Hint: This leader claimed gunfire was celebratory, not a danger.
Moammar Gadhafi, the leader of Libya, lied a lot. Gadhafi was a man who “early in the revolt against his regime claimed that the Libyan people still loved him, that the gunfire in his country was merely celebratory, and who announced a ceasefire only to continue his attacks on rebel forces,” according to The Washington Post. During 2011’s Arab Spring, Gadhafi’s life ended after spending months on the run, Biography says.
Hint: This president lied and later led the country in a disastrous invasion.
John F. Kennedy
“I have previously stated, and I repeat now, that the United States intends no military intervention in Cuba,” John F. Kennedy wrote in a letter to Nikita Khrushchev, according to the Office of the Historian. Months later, the U.S. invaded Cuba in the disaster known as the Bay of Pigs. Cuban troops outnumbered U.S. troops so much that the Americans surrendered after 24 hours, History says.
Hint: This leader gave tips on how to make people believe a lie.
“If you tell a big enough lie and tell it frequently enough, it will be believed,” Adolf Hitler, the leader of Nazi Germany, once said. One can only imagine the lies Hitler told himself on a daily basis. Continuing the pattern with leaders, Hitler lied while in power. “Hitler used the tactics of bluff masterfully, at times giving the impression of being a feckless Chaplinesque clown, at other times a sleeping serpent, at others yet a trustworthy statesman,” Ron Rosenbaum wrote in a Los Angeles Review of Books article.
Hint: This catchphrase defines a former president.
By now, Bill Clinton saying, “I did not have sexual relations with that woman,” is something of a punchline. While in office, Bill Clinton had an affair with then White House intern, Monica Lewinsky. After denying the allegations, Clinton eventually came clean about the extramarital affair. Partly because of his affair, the House impeached Clinton on Oct. 8, 1998, Politico says.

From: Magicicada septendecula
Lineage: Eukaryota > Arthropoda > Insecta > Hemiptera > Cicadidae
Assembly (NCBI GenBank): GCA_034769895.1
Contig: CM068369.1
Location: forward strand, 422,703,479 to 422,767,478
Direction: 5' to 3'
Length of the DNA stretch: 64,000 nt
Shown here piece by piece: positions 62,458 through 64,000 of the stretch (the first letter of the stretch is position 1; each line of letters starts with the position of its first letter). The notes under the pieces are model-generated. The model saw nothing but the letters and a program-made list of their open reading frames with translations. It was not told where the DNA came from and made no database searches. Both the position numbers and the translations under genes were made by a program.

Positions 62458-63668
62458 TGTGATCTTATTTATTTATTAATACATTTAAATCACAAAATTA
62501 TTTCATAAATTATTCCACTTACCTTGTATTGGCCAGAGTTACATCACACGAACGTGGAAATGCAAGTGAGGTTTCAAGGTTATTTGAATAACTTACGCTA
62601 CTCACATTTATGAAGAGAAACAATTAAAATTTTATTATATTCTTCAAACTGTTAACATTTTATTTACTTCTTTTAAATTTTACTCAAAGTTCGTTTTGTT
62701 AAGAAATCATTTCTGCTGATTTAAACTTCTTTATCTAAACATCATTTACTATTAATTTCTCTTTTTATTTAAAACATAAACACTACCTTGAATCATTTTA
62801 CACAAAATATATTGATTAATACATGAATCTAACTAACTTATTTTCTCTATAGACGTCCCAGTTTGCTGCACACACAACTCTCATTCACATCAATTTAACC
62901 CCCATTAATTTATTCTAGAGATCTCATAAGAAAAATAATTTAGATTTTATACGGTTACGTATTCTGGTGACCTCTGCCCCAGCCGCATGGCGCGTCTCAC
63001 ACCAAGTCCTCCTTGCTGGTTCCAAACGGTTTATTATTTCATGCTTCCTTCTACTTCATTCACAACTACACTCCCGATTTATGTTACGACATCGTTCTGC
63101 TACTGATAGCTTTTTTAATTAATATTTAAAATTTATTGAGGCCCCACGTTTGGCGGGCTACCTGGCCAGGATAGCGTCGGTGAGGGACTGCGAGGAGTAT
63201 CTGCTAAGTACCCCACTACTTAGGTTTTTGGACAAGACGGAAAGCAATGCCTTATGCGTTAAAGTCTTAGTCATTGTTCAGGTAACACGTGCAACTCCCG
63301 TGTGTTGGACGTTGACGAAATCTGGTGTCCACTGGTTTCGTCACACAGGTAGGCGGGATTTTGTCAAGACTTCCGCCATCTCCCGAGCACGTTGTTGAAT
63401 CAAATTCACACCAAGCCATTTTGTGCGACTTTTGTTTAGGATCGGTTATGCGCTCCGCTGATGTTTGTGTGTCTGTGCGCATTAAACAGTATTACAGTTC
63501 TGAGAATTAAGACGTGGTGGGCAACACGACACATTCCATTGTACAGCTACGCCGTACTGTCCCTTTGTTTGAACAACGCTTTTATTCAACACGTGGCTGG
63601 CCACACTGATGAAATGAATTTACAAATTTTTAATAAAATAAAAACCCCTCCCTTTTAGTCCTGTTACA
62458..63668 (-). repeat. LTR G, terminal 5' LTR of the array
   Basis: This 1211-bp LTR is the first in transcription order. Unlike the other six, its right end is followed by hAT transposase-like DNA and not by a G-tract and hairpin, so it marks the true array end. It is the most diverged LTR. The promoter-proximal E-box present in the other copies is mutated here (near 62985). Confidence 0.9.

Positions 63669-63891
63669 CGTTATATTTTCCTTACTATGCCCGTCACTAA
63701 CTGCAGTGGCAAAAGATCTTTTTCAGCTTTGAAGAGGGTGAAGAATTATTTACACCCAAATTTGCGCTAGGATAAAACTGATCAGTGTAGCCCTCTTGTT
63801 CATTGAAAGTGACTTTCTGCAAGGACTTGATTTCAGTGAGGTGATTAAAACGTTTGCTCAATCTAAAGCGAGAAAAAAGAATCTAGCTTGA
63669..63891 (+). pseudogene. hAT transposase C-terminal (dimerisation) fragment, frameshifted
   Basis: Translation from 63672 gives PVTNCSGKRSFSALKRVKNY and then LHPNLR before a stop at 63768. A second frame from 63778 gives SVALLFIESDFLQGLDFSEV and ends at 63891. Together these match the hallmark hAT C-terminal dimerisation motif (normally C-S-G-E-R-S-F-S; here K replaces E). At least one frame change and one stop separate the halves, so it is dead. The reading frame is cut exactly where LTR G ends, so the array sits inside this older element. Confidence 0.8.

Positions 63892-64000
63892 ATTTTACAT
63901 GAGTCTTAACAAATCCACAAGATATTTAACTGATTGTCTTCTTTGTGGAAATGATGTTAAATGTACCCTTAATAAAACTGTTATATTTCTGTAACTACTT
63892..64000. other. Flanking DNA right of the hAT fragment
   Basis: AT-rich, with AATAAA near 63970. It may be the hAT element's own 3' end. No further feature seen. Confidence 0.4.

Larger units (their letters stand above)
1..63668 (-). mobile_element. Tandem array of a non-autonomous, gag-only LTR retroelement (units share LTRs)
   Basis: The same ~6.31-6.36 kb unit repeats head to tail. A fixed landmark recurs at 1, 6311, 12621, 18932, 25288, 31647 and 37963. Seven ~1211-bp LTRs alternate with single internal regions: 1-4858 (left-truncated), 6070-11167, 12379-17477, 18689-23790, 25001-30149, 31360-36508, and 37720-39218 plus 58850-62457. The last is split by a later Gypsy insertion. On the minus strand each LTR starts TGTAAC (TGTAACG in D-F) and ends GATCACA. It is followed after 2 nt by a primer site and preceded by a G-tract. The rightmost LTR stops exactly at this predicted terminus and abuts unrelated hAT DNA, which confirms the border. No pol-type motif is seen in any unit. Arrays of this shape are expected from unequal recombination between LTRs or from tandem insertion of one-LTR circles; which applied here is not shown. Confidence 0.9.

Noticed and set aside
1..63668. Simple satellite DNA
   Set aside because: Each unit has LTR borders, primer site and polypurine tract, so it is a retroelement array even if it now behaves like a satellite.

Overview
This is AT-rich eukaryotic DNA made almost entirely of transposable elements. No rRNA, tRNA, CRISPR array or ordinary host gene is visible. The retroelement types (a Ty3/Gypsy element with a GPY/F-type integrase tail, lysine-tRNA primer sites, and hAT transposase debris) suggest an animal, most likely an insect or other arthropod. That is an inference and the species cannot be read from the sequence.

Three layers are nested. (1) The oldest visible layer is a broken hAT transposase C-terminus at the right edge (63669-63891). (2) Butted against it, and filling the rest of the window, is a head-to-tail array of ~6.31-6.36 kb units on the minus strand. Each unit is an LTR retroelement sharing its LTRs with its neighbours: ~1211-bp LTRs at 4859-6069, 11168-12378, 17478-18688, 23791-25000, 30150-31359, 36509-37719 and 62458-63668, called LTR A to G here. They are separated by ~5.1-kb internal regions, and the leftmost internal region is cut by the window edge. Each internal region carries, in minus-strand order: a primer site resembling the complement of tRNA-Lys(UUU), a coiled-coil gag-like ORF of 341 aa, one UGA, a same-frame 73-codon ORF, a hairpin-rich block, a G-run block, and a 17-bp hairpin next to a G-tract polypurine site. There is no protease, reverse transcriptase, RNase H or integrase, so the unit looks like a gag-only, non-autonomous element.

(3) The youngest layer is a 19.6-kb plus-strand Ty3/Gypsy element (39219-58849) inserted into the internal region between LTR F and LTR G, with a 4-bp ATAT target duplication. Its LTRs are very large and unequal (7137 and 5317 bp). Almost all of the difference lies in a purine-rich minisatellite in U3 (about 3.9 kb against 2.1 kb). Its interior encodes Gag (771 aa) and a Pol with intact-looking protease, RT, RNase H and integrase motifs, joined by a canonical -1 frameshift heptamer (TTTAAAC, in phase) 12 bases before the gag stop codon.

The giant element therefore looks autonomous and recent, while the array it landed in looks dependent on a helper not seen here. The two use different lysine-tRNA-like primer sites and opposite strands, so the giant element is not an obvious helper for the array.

Hint: President Donald Trump’s lies are many.
Many of Trump’s lies are “basically about him polishing his ego,” John Weaver, a Republican strategist told the New York Times. In June 2017, the New York Times listed Trump’s lies up until that point. The list fills an entire page of the newspaper. The most recent example of Trump lying sounds more like something a teenager would say to their parents. Trump claimed to be “back to work,” but later showed up at his golf course, Newsweek says.
Hint: This president made a campaign promise and failed miserably.
Franklin D. Roosevelt
While serving in office, Franklin D. Roosevelt, or FDR, lied. “”I have said this before, but I shall say it again and again and again: Your boys are not going to be sent into any foreign wars,” FDR told voters while campaigning for his third term, according to the National Archives. FDR met with British Prime Minister Winston Churchill to discuss how they would defeat the nazis, Smithsonian Magazine says. The “boys” Roosevelt mentioned during his reelection campaign, did in fact go to war during World War II.
Hint: This leader lies are crazy, they’re hardly believable.
Kim Jong Un
The leader of North Korea, dictator Kim Jong Un, lies to the North Korean people on a regular basis. The lies about himself and his family are many, stemming from births to athletic accomplishments. One of Kim Jon Un’s biggest lies is about the internet. Only North Korean government officials are allowed to use the internet. Most other citizens don’t know the internet exists, according to Slate.
Hint: This crisis is so famous, it’s become part of a movie.
Dwight D. Eisenhower
Denying American spy planes were surveying the Soviet Union for intelligence led to a crisis during Eisenhower’s administration. No spy planes were flying in Soviet airspace, claimed Eisenhower, according to History. But after being shot down in Soviet airspace, American pilot Francis Gary Powers spent two years in a Soviet prison for espionage. Having no choice, Eisenhower admitted his original plan. In the first ever “spy swap,” Powers went home in exchange for a soviet agent who was being held by the U.S. government. For a visual take on the incident, watch Bridge of Spies starring Tom Hanks.